Biological Information: The Puzzle of Life that Darwinism Hasn’t Solved

Stephen C. Meyer

Today’s New York Times features an article by science writer Nicholas Wade highlighting what Wade calls “surprising advances [that] have renewed confidence that a terrestrial explanation for life’s origins will eventually emerge.”

Yet the scientists quoted in the article fail to address the fundamental issue that has generated the longstanding impasse in the field: the problem of the origin of biological information.

Wade describes the various developments in pre-biotic chemistry that are making some scientists more optimistic about solving the problem of the origin of life. Yet, the central problem facing them is not the synthesis of pre-biotic building blocks or even discovering an environment in which life might have plausibly arisen–difficult as these problems have proven to be. Instead, the fundamental problem is getting the chemical building blocks to arrange themselves into the large information-bearing molecules (such as DNA and RNA) that direct the show in living cells.

Even the experiments of Gerald Joyce that Wade describes do not address this problem. The “self-replicating” RNA molecules that Joyce constructs are not capable of copying a template of information from free standing chemical subunits as the polymerase machinery does in actual cells. Instead, in Joyce’s experiment, a pre-synthesized specifically-sequenced RNA molecule merely catalyzes a single chemical bond, thus fusing two other pre-synthesized partial RNA chains. More significantly, Joyce intelligently arranged the matching base sequences in these RNA chains. Thus, as my forthcoming book Signature in the Cell shows, Joyce’s experiments not only demonstrate that self-replication itself depends upon information-rich molecules, but they also confirm that intelligent design is the only known means by which information arises.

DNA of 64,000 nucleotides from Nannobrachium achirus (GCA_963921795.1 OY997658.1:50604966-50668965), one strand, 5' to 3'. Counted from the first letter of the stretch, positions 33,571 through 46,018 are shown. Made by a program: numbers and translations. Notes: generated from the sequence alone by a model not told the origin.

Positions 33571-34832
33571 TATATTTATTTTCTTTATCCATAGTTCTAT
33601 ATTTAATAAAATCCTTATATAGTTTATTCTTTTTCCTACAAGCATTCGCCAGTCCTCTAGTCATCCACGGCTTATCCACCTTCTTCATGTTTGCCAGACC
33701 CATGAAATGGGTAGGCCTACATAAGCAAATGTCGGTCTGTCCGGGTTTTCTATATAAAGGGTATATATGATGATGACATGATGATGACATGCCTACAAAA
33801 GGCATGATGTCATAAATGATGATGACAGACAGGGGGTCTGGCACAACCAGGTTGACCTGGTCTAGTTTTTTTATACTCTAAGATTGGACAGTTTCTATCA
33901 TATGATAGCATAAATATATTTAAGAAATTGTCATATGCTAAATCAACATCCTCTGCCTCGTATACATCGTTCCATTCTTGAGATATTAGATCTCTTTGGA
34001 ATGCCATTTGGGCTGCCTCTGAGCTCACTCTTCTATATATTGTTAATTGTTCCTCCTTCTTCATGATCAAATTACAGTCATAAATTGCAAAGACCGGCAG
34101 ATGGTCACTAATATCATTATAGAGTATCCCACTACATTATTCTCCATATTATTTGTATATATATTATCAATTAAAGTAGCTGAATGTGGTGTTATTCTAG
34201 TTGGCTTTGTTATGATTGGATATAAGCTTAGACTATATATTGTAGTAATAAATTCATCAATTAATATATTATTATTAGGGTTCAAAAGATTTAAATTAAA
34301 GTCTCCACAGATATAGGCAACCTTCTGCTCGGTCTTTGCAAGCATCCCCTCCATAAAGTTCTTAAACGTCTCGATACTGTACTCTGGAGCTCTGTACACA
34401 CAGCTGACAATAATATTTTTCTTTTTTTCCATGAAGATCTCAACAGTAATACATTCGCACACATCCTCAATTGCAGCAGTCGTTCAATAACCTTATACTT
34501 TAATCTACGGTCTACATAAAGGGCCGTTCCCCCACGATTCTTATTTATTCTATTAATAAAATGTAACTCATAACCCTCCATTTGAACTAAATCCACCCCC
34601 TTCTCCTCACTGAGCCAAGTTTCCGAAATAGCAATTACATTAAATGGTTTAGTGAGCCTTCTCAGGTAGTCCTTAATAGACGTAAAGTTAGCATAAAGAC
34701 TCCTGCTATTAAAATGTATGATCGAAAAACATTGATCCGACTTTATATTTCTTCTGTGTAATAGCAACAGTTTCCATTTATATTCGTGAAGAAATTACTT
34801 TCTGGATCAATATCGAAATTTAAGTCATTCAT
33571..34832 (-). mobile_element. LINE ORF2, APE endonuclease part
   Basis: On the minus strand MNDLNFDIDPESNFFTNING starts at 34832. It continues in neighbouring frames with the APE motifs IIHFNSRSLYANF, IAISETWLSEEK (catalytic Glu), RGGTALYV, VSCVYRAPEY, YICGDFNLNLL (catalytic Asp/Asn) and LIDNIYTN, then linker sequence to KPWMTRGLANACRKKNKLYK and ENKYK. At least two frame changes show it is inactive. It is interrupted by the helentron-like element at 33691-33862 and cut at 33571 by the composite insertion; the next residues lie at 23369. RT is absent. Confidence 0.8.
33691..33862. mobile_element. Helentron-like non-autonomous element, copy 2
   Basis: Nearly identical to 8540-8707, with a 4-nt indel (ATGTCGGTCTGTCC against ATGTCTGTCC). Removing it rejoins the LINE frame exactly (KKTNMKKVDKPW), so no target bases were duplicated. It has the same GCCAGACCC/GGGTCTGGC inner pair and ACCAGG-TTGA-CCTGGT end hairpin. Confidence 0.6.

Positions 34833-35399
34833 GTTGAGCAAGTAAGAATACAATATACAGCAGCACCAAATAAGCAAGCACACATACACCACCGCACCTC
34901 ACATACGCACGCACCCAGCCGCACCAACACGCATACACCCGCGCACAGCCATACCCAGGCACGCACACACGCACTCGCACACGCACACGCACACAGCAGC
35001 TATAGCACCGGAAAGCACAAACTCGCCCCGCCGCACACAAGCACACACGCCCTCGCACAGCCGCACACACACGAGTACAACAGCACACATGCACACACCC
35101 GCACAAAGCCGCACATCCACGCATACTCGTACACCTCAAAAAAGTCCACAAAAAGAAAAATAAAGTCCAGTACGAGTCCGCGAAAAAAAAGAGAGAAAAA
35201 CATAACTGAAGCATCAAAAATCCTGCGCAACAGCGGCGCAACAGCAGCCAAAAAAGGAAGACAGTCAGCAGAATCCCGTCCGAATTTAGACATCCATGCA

Stephen C. Meyer

Director, Center for Science and Culture
Dr. Stephen C. Meyer received his Ph.D. from the University of Cambridge in the philosophy of science. A former geophysicist and college professor, he now directs the Center for Science and Culture at the Discovery Institute in Seattle. He is author of the New York Times-bestseller Darwin’s Doubt (2013) as well as the book Signature in the Cell (2009) and The Return of the God Hypothesis (forthcoming in 2020). In 2004, Meyer ignited a firestorm of media and scientific controversy when a biology journal at the Smithsonian Institution published his peer-reviewed scientific article advancing intelligent design. Meyer has been featured on national television and radio programs, including The NewsHour with Jim Lehrer, CBS's Sunday Morning, NBC's Nightly News, ABC's World News, Good Morning America, Nightline, FOX News Live, and the Tavis Smiley show on PBS. He has also been featured in two New York Times front-page stories and has garnered attention in other top-national media.

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